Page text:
Well, would you look at that. Who’s that guy at the 43 second mark? 😉
New York Times, June 24, 2014:
We received the 9th Circuit court’s opinion today in the Experience Hendrix v. Pitsicalis case, and reporters and colleagues have been blowing up our phones and email.
Although this does not affect my clients’ rights nationally, the strange result of the 9th Circuit’s ruling today would be that a Jimi Hendrix product sold by his brother Leon Hendrix’s company — within Washington State only — may have issues.
In a modern economy, allowing one state to elect to control what celebrity-based products can and cannot be sold within its borders is an odd result and will surely lead to further litigation.
Thus, my clients will have no choice but to pursue legal recourse at the trial and appellate level to restore Judge Zilly’s common sense ruling against Washington’s outlier status.
Up until yesterday, there was certainty about publicity rights. The law of place where the person lived when he/she died controlled. Tons of cases back this up.
As of 8:43 a.m. Wednesday, however, that isn’t so sure anymore.
Now, where someone died may have nothing to do with their rights in their name, likeness and image. Instead, it may just be up to the individual states where things bearing those names, likenesses and images are sold. Fifty different possible standards. Makes national marketing and distribution a nightmare.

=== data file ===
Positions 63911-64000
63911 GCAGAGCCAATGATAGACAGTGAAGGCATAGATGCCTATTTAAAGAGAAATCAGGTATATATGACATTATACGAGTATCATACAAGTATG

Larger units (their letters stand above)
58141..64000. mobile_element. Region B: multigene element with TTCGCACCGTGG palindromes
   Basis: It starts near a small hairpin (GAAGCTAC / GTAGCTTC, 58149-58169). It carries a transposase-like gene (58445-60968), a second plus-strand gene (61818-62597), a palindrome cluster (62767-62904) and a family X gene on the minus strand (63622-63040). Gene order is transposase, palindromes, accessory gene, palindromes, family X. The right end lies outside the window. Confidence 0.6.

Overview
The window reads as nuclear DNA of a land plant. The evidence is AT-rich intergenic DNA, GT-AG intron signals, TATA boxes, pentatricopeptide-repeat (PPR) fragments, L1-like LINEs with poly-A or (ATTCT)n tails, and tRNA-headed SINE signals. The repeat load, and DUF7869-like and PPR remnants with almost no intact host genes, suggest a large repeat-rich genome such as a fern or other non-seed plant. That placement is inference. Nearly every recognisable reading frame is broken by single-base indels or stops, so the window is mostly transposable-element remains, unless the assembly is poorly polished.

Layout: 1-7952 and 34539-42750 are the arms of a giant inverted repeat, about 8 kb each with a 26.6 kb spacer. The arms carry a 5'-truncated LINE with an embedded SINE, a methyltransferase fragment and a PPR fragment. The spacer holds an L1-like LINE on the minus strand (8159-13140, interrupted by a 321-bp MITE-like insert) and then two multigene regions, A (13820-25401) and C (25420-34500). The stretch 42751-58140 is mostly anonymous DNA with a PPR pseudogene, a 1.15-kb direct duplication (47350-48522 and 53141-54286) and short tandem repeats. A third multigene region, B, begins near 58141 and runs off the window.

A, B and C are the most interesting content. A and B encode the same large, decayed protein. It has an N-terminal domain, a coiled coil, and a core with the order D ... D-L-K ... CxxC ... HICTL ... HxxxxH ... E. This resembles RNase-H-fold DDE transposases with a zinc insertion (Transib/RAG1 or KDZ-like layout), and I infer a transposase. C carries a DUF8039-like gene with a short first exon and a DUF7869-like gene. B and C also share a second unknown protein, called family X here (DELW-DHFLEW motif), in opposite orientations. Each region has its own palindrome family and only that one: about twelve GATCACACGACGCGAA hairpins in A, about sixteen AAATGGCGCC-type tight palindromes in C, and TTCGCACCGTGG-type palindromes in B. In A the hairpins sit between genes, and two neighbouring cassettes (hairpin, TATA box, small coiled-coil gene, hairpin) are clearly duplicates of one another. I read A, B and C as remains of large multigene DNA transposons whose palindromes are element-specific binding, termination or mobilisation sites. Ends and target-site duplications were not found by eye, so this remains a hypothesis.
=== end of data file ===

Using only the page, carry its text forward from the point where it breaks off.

So we are going to have to try and do something about it.
My client, Andrew Pitsicalis, as CEO from the side of co-owner Leon Hendrix, Jimi Hendrix’s brother, offers a personal reflection on the decision:
“Even though this decision doesn’t affect our use of Jimi Hendrix’s personality rights nationally, we are saddened that Jimi’s adopted stepsister continues to litigate to attempt to gain sovereignty of Jimi Hendrix solely in the state of Washington, and monopolize it for herself. Leon Hendrix is saddened that she already had the estate and the music. He asks, ‘What happens to my legacy and my children and direct cousins of Jimi who live in Seattle, who aren’t wanted or allowed to be part of the estate because of my adopted stepsister’s desire to control everything Hendrix in Washington? We have been stripped of rights in our own state where Jimi and his relatives grew up and live. Would that be something Jimi would have wanted, for his brother, nieces, nephews and cousins not to have the right to benefit from his estate?'”
So now we are going to have to take a hard look at our options. There is rehearing with the 9th Circuit itself or even the Supreme Court. We have to ask for that, though, and it’s up to the Court to decide if they want to hear it.
At the same time or after we can also start a new action at the trial level. And we can build the kind of record of impact on commerce and effects out of Washington State the Court wanted to see. Maybe we will do both.
Regardless, I promise you this: yesterday’s ruling was a battle, not the war, so stay tuned for more.
Our client Leon Hendrix’s book, Jimi Hendrix: A Brother’s Story, has been released today on Amazon.
Finds verdict was not based on any evidence and awards minimal attorney fees